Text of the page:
PLANE

A plane is determined uniquely if any one of the following is known.
a) When normal to the plane and its distance from the origin is given. That is equation of the plane in Normal form.
b) When it passes through a point and is perpendicular to the given direction.
c) It passes through the three non collinear points.
Normal form of equation of Plane

Let us consider a plane whose ⟂ distance from the origin is d. Let P(x, y, z) is any arbitrary point in the plane whose position vector from the origin is vector r.
Equation of plane in normal form is
given as
\[In\: vector\: form\: \:\; \vec{r}.\hat{n}=d,\: \:\]

Where: \[\vec{r}=x\hat{i}+y\hat{j}+z\hat{k}\]\[\hat{n}=l\hat{i}+m\hat{j}+n\hat{k}\]here
l, m, n are the direction cosines of the normal vector N.
Equation of plane in cartesian form
is \[(x\hat{i}+y\hat{j}+z\hat{k}).(l\hat{i}+m\hat{j}+n\hat{k})=d\]
[lx+my+nz=d\]
Equation of the plane perpendicular to the given vector and passing through a given point.
There are many planes which are perpendicular to the given vector as shown in the figure.
but there is only one plane which is perpendicular to the given vector and is passes through the given point.
Let a plane passes through the point A with position vector a and is ⊥ to a vector N.
Let P(x,y,z) is an arbitrary point in the plane
In triangle AOP by triangle law of vector addition we have
\[\overrightarrow{OA}=\overrightarrow{OP}+\overrightarrow{AP}\]\[\overrightarrow{AP}=\overrightarrow{OP}\overrightarrow{OA}\]\[\overrightarrow{AP}=\overrightarrow{r}\overrightarrow{a}\]Vector N is a normal vector to the plane and is always perpendicular to the plane and vector AP is a vector in the plane so vector AP is always ⊥ to the normal vector of the plane. When two vectors are ⊥ then their dot product is zero.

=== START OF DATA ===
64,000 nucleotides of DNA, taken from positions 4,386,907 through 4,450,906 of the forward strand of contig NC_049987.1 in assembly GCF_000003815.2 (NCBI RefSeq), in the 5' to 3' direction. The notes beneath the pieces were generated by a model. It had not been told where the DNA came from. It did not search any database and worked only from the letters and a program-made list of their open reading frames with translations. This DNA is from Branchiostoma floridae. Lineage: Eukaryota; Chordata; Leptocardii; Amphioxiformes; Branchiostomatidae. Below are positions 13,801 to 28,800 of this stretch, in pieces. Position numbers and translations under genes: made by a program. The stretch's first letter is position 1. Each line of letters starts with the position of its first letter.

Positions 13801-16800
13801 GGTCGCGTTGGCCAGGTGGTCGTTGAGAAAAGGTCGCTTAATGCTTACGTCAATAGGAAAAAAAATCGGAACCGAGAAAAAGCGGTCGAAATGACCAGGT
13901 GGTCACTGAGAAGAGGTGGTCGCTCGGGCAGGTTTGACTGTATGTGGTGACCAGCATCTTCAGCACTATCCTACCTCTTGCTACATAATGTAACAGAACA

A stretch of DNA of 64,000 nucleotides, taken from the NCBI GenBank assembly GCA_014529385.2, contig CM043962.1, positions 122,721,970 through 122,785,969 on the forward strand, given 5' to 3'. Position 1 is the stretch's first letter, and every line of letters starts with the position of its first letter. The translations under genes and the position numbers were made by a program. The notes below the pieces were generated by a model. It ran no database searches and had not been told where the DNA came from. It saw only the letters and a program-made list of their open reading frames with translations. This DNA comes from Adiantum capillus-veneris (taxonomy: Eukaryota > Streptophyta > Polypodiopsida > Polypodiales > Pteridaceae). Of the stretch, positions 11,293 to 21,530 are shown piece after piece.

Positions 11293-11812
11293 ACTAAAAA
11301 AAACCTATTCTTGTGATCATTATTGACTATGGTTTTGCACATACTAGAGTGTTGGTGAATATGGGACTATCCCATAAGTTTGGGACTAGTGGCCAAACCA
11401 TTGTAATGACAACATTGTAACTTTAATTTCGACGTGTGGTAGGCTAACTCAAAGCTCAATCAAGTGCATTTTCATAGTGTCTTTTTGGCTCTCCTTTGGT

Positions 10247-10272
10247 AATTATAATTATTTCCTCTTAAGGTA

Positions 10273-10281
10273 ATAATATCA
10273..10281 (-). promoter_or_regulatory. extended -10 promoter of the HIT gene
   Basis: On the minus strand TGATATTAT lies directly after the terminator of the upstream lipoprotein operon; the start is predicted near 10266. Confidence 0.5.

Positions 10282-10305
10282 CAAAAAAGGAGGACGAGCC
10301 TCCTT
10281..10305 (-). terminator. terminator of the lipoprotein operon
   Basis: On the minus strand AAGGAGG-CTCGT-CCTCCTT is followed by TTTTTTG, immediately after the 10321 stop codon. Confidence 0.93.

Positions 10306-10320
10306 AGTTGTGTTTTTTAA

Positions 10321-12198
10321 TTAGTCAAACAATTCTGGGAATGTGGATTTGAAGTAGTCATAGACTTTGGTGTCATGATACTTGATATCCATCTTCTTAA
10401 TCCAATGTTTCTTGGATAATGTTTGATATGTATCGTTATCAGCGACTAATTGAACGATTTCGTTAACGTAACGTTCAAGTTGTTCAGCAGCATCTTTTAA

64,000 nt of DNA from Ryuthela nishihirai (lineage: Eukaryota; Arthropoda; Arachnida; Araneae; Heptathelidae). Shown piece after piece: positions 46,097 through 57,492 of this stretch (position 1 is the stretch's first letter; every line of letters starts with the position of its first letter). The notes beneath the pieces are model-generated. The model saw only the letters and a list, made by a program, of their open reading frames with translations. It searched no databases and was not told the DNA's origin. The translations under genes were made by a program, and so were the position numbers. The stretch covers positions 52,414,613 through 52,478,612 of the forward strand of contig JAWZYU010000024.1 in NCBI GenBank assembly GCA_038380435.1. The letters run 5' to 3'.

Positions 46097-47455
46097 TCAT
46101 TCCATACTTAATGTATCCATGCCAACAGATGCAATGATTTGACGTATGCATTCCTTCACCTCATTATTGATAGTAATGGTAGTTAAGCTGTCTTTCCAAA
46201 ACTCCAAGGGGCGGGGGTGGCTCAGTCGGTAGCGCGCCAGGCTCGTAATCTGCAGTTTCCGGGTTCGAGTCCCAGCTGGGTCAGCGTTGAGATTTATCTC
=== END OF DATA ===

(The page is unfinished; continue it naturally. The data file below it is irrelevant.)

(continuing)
\[(\vec{r}\vec{a}).\vec{N}=0,\; \Rightarrow \; \vec{r}.\vec{N}\vec{a}.\vec{N}=0\Rightarrow
\vec{r}.\vec{N}=d\]

\[Where\; \; \vec{a}=x_{1}\hat{i}+y_{1}\hat{j}+z_{1}\hat{k}\; \; is\; the\; position\; vector\; of\; a\; point\; in\; the\; plane\]\[\vec{N}=a\hat{i}+b\hat{j}+c\hat{k}\: is\: a\: vector\: perpendicular\; to\; the\; plane\]
Equation of the plane passing through the three non
collinear points.

Let vector a, vector b and vector c are three noncollinear vectors in the plane and let P(x, y, z) is any arbitrary point in the plane. Then equation of plane passing through these three points is given by
\[\overrightarrow{AB}\times \overrightarrow{AC}\;\; is \; a \; vector\; \perp\; to\; the\; plan\; and\; \; \overrightarrow{AP} \;\; lie \; in\; the\; plane\]\[So\; equation\; of\; the\; plane\; is\; given\; by\; \; \overrightarrow{AP}.[\overrightarrow{AB}\times \overrightarrow{AC}]\]\[Where \; \; \overrightarrow{AP}=\vec{r}\vec{a},\; \; \overrightarrow{AB}=\vec{b}\vec{a},\; \; \overrightarrow{AC}=\vec{c}\vec{a}\] Putting these values, the equation of the plane becomes
\[(\vec{r}\vec{a}).[(\vec{b}\vec{a})\times (\vec{c}\vec{a})]=0,\]

Where: \[\vec{r}=x\hat{i}+y\hat{j}+z\hat{k},\: \: \vec{a}=x_{1}\hat{i}+y_{1}\hat{j}+z_{1}\hat{k}\\\vec{b}=x_{2}\hat{i}+y_{2}\hat{j}+z_{2}\hat{k},\: \: \vec{a}=x_{3}\hat{i}+y_{3}\hat{j}+z_{3}\hat{k}\] In cartesian form equation of the plane passing through three points (x_{1}, y_{1}, z_{1}),